Thursday, March 15, 2012

Staying Power: I Won't Give Up

Recently I heard a beautiful new song by singer/songwriter Jason Mraz called"I Won't Give Up."
It has a very pretty melody, but I especially liked the message of the lyrics. It always amazes me how music can go places and reach us in ways that words alone often can't.

Years ago, when I was working with cancer patients and doing hospice counseling, I had the honor of getting to work with an interdisciplinary team from the hospital that included a very gifted music therapist. She would play favorite songs or hymns for our mutual patients on the oncology floor at the hospital, or on our home visits with patients who were on hospice at the very end of their lives. Incredible things happened. Sometimes a patient who was relatively withdrawn or unresponsive would brighten and remember favorite songs from the past. They might even sing the lyrics from memory. Music can really impact each of us in powerful and healing ways.

At times, music can express emotional states and experiences, and capture them for us. With Mraz's new song, I felt moved by his message. "I Won't Give Up" is a powerful statement of resiliency, faith, and hope. When I am working at counseling couples, I am often struck by how much we need to dig deep and really try to learn and grow in intimate relationships.

It may seem easier to give up when we realize key differences between ourself and the other person, but the easiest choice isn't always our best path for growing into a stronger, more flexible, more loving person. Holding onto the resolve to choose to stay and grow can be a powerful life decision. If we give up easily, we avoid growth. Couples therapist and researcher John Gottman talks about each couple having a few perpetual, unresolvable issues. What matters is learning to dialogue about them with love and respect. Guess what happens if you trade in your partner and get a new one? Answer: You get a whole new set of perpetual,unsolvable issues you will come to identify within a couple of years. Grow now, or grow later. It's your choice.

There are situations where committed relationships should end. If your partner is abusive, refusing to deal with their addictive/chemically dependent behavior, or putting you and your children at risk with their dangerous behavior, you must act. You must give up to protect yourself and any children in such circumstances.

In many committed relationships, however, I encourage couples to dig deep and stay close through challenges. Mraz's song talks of hanging in there even if the"skies are dark." His lyrics also reference understanding differences with your partner, appreciating and accepting them. Mraz notes the value of learning to be flexible, and understanding how being a better, less rigid partner will help you grow personally. I often am struck by how powerful it is to help couples see that there are usually two correct (and different) perspectives on whatever issue they are stuck on. File this under,"Do you want to be right, or do you want to be happy?"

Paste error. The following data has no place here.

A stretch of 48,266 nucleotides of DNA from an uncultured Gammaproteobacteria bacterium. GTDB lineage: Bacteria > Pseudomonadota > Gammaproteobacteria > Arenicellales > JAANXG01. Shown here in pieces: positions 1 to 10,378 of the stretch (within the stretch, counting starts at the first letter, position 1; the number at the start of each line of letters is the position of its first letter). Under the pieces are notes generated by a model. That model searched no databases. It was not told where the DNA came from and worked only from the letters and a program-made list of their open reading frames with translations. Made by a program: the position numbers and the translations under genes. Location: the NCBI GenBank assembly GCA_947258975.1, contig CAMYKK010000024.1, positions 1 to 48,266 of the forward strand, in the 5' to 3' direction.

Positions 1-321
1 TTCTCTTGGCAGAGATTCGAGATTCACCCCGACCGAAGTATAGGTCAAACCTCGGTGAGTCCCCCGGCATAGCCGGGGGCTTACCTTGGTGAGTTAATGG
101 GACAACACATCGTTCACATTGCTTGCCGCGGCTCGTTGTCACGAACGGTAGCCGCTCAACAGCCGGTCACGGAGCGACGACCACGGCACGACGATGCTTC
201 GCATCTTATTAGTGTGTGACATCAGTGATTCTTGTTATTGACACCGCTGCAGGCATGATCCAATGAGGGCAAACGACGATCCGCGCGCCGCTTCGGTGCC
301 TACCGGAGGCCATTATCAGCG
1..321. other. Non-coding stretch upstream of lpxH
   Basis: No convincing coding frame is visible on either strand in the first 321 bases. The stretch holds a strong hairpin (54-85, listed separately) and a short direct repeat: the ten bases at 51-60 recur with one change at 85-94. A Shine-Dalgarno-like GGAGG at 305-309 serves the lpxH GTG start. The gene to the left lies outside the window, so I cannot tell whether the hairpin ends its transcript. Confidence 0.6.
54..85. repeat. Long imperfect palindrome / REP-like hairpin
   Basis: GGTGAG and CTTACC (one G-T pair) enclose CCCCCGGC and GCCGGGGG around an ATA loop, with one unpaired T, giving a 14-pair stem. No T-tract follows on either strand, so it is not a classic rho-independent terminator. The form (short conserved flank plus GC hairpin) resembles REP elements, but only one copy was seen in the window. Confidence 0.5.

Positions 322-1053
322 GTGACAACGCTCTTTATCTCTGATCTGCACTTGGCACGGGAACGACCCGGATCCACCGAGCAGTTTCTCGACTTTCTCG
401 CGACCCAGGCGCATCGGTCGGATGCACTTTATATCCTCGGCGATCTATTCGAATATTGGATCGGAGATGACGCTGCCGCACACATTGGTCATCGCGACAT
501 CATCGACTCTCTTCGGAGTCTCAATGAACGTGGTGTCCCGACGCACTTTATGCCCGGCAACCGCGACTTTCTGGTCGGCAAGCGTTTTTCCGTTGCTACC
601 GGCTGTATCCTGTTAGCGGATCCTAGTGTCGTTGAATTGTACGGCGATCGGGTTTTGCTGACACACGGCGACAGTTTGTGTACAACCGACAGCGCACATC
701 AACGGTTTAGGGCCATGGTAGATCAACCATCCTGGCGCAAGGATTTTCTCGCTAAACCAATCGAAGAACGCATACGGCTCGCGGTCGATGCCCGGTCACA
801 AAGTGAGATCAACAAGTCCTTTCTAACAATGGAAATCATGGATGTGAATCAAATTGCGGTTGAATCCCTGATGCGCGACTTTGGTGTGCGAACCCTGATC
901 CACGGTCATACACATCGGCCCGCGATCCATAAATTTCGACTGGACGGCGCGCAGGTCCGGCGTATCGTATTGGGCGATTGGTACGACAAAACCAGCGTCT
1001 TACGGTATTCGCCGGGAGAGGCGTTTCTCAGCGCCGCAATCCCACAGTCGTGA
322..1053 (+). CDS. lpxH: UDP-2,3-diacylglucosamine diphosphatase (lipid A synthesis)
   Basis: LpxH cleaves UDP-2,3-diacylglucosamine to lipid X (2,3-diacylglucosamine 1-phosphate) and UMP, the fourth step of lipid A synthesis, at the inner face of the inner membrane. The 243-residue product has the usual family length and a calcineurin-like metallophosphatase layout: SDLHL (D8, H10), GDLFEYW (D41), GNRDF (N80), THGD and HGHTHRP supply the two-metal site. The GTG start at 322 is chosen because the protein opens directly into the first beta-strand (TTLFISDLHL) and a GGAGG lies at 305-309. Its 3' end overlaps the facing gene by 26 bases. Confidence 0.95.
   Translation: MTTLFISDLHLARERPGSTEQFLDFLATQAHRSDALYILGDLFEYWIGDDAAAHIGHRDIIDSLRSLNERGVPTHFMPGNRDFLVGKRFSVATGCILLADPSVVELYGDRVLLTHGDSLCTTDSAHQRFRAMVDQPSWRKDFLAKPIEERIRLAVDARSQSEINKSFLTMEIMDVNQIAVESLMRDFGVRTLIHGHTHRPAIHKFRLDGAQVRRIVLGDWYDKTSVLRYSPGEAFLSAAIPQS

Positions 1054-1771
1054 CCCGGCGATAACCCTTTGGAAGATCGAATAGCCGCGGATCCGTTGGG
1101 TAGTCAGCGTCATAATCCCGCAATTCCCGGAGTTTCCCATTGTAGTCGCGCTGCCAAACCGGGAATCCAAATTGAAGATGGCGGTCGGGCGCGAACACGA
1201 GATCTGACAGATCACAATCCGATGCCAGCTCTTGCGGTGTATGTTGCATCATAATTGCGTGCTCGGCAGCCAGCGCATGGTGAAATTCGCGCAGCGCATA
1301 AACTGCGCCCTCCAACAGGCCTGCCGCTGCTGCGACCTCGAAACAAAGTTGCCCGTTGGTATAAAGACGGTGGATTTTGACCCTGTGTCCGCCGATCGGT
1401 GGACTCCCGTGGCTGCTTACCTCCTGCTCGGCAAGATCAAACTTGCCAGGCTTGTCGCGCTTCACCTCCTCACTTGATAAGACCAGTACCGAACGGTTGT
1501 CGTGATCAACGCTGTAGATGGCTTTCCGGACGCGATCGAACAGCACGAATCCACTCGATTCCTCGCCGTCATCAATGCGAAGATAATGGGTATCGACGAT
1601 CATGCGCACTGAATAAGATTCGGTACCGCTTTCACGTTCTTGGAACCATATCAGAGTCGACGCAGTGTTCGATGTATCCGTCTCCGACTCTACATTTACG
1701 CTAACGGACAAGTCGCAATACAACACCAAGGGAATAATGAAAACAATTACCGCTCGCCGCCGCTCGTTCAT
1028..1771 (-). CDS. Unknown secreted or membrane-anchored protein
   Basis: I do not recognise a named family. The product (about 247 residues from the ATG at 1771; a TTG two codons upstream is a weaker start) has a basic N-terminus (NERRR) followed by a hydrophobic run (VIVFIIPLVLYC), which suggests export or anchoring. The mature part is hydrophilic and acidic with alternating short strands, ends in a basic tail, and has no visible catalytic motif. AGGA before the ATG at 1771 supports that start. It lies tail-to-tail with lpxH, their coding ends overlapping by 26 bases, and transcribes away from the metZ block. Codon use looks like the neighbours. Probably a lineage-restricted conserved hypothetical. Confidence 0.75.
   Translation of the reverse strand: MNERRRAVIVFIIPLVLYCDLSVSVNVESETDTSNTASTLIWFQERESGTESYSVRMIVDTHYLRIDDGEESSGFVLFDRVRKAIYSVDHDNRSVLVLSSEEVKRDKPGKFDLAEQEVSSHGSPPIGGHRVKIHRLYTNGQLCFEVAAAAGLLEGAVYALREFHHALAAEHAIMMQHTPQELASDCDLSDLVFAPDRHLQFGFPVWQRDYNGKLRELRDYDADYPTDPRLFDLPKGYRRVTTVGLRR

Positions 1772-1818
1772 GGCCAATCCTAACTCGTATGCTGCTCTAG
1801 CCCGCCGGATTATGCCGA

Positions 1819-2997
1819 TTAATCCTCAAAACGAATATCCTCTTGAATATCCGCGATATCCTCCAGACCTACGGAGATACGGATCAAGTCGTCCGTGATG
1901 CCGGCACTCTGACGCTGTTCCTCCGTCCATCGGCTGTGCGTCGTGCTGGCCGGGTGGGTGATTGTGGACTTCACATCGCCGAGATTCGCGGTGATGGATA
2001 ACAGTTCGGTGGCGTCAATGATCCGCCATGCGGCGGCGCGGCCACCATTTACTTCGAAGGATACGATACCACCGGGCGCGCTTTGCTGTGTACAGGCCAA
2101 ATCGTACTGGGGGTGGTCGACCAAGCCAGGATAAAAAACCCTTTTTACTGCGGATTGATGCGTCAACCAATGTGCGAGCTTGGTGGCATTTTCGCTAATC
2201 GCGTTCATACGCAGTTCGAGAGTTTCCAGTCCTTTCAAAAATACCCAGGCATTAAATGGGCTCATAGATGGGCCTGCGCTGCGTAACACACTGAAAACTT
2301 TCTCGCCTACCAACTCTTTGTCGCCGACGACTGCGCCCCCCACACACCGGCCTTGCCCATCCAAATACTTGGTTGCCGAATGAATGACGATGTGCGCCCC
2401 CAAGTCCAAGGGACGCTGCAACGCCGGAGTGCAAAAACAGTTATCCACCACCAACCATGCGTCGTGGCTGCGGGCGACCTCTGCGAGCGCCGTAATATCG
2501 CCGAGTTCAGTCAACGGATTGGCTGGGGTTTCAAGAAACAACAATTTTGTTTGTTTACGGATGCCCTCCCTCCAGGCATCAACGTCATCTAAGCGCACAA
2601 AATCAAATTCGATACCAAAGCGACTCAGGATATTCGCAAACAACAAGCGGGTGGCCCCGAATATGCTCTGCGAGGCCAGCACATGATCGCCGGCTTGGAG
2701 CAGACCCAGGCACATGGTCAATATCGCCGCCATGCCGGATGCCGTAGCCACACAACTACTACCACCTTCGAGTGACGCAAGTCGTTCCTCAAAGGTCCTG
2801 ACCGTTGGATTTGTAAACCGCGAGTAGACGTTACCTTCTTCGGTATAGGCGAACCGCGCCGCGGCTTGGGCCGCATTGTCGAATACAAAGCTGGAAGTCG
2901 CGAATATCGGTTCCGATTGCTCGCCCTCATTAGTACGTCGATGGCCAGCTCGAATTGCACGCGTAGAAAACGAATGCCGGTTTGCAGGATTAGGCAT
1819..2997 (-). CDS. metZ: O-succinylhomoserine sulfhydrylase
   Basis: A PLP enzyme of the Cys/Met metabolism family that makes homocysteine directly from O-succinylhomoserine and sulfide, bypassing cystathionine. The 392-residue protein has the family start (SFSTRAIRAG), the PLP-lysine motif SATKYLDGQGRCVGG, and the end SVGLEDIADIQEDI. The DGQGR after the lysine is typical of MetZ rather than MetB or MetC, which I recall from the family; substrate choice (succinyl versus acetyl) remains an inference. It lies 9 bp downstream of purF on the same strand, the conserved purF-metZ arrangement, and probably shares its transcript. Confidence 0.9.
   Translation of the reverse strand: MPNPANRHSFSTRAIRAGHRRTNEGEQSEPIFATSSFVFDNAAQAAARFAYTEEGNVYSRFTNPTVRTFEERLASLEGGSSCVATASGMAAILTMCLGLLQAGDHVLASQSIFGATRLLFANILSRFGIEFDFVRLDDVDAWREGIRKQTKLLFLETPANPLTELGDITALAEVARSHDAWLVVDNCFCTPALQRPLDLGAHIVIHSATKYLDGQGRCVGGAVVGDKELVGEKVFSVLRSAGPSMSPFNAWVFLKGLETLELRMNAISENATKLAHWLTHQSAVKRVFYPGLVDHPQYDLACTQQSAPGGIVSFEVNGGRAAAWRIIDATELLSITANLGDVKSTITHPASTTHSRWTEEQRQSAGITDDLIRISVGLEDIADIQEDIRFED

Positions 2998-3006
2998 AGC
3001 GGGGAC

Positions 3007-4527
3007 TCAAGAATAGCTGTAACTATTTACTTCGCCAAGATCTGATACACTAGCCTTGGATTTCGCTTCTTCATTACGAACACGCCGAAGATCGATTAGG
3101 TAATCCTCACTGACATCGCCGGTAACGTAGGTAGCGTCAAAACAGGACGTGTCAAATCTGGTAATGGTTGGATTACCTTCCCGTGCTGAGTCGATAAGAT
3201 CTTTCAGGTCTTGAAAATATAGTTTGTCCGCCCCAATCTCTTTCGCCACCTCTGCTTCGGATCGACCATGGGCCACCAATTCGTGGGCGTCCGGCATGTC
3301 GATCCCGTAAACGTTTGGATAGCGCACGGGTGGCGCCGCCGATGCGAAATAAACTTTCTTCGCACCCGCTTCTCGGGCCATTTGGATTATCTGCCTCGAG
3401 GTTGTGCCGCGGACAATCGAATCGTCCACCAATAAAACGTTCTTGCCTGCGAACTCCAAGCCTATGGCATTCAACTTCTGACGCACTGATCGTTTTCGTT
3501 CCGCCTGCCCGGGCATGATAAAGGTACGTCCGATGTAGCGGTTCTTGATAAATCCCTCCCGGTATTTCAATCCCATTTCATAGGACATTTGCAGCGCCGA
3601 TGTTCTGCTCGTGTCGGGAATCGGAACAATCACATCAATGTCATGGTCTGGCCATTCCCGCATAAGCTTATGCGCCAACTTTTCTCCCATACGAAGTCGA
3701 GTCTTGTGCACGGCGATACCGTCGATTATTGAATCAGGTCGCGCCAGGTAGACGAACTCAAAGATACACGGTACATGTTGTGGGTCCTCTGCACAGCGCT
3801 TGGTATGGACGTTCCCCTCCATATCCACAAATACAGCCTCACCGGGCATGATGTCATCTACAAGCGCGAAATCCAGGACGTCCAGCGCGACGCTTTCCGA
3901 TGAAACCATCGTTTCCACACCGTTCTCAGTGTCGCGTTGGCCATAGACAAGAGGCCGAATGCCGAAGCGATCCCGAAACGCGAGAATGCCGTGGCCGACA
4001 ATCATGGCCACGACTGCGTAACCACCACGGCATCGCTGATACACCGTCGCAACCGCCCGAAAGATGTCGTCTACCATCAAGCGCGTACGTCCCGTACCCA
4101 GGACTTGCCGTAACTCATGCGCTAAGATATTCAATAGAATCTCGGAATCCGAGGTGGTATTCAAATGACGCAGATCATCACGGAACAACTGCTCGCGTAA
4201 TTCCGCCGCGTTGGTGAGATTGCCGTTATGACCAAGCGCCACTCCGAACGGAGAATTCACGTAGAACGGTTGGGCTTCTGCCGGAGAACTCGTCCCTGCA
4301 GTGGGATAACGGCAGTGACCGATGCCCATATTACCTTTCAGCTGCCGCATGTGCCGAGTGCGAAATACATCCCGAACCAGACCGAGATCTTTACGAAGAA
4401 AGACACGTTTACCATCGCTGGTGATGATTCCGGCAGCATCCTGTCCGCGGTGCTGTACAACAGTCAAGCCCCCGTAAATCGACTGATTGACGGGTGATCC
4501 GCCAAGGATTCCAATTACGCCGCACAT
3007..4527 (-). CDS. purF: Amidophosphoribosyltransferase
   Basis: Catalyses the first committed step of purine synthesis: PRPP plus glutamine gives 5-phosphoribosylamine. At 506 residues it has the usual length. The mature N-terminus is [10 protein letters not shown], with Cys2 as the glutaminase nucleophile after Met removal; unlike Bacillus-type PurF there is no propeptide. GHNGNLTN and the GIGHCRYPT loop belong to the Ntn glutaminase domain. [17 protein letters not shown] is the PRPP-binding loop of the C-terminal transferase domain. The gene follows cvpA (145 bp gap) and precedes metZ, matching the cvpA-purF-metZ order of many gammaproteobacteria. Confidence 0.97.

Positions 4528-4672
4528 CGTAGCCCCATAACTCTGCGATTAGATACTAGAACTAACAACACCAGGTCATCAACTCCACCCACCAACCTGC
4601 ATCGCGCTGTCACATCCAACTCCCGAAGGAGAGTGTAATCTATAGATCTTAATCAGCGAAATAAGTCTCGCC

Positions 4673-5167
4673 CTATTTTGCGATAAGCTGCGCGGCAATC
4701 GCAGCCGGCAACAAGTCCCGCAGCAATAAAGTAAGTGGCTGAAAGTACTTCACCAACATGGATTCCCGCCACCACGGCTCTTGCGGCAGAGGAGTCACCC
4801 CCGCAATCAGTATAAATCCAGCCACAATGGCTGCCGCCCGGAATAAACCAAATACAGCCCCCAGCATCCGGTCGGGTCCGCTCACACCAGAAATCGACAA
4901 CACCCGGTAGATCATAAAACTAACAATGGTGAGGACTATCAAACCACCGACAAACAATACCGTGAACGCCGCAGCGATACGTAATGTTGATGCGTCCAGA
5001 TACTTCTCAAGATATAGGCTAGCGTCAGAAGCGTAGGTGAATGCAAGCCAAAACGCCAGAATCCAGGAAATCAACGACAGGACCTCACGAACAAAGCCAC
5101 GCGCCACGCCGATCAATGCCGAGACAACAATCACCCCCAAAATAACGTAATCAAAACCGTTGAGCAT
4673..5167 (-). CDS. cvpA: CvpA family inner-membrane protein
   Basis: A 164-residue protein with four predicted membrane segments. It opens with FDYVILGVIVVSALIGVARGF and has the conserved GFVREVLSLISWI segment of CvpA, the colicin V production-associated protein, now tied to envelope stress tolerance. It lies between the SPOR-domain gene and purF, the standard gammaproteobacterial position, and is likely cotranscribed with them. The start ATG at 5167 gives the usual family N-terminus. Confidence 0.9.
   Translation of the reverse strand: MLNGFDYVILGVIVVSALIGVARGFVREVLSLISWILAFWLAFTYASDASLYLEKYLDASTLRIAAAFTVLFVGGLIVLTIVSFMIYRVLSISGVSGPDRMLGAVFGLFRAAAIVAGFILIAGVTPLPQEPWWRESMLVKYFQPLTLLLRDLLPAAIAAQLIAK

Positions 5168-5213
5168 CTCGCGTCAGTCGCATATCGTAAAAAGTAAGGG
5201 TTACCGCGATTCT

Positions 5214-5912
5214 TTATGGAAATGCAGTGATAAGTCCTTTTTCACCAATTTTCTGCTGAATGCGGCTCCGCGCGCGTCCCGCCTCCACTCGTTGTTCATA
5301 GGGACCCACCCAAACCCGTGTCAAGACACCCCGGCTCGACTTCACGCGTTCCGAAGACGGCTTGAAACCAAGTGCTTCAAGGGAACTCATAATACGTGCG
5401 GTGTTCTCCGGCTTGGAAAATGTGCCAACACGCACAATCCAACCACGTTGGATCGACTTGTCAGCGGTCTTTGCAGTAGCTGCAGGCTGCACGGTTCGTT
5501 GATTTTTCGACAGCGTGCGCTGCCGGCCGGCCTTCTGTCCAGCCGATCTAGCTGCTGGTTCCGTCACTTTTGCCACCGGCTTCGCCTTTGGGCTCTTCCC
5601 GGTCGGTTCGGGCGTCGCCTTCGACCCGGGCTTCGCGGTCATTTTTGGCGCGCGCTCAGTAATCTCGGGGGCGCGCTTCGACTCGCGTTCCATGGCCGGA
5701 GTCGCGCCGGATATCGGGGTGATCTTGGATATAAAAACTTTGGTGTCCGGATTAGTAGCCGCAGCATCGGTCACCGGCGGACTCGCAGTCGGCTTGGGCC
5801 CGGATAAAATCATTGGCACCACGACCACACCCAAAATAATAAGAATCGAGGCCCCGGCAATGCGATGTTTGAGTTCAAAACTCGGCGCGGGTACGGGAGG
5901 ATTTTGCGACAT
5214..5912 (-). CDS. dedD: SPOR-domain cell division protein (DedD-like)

It occurs to me also with our children and teenagers, it is helpful to cultivate this "I Won't Give Up" mindset, even if they are going through a particularly difficult phase where they are acting out, rude, defiant, depressed, angry, etc. Keep on providing the calm, loving presence and set those limits. Get professional help. Find someone who can test and guide them if they are having learning issues. Find a good family therapist to help if the relationship between parent and child is breaking down. Work through it until you get to the other side. You will be glad you did for the rest of your life.

Even in thinking about individuals, this need to never lose hope is relevant. We may go through very difficult or disheartening experiences, but it is important to assess the impact, do extreme self care, and begin again. Some very challenging life experiences teach us, grow us, and tenderize us. I call it the Appreciation School of Life, because when better things happen later in life, you profoundly appreciate it. Don't give up on yourself.

I guess, upon reflection, I like Jason Mraz's new song so much because as a therapist, I feel much of what I spend my life working with people on is really, at the core, about resiliency and hope. Learning to grow from the losses and challenges in life is essential. Holding onto hope for rebuilding or strengthening your relationship, believing in yourself to go on, and not giving up on your children all have something in common. It all takes the ability to hang in there, and being open to learning and growing along the journey of your life. I wouldn't trade this work for any other work I can think of. It feels like a privilege to help people recapture their strength, hope, and ability to do better as they know more. Nice job, Jason.

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